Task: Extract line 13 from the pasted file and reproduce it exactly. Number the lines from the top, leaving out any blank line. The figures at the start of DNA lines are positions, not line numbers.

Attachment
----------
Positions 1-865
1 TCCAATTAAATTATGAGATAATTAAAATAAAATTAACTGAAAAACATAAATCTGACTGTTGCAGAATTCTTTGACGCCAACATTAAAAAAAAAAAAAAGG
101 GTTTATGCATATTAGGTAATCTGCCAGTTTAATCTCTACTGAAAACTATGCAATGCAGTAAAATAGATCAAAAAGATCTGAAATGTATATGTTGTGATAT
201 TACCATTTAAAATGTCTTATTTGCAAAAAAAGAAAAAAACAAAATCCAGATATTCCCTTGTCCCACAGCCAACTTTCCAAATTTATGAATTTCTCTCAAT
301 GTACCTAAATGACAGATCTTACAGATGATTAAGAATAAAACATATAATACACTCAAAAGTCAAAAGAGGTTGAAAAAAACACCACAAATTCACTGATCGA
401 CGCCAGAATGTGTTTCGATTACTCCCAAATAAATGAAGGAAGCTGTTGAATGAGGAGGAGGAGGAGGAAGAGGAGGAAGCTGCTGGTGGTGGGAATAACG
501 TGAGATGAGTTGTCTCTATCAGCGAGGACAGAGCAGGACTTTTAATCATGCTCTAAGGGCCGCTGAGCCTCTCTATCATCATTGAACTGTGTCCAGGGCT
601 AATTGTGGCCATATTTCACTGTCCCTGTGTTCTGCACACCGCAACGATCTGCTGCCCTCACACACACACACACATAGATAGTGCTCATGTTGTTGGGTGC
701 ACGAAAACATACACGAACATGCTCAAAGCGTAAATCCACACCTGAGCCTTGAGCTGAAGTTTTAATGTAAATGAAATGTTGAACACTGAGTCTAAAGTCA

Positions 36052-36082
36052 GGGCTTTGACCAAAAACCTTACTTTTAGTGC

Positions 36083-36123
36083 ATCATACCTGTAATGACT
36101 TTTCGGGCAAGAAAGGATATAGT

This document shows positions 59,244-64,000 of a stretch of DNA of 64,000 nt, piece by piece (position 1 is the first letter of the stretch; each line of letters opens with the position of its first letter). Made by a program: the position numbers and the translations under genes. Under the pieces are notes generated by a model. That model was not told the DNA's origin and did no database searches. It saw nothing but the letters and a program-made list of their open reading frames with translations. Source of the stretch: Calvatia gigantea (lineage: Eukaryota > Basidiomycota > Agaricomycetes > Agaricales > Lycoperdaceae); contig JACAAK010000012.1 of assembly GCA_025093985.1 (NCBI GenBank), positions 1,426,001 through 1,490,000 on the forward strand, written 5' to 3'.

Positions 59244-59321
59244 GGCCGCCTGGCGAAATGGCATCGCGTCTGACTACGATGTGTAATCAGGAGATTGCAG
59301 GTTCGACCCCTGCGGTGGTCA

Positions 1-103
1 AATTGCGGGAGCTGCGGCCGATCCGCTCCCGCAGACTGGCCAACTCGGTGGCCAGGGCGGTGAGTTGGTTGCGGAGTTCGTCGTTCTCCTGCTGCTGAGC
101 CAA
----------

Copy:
36083 ATCATACCTGTAATGACT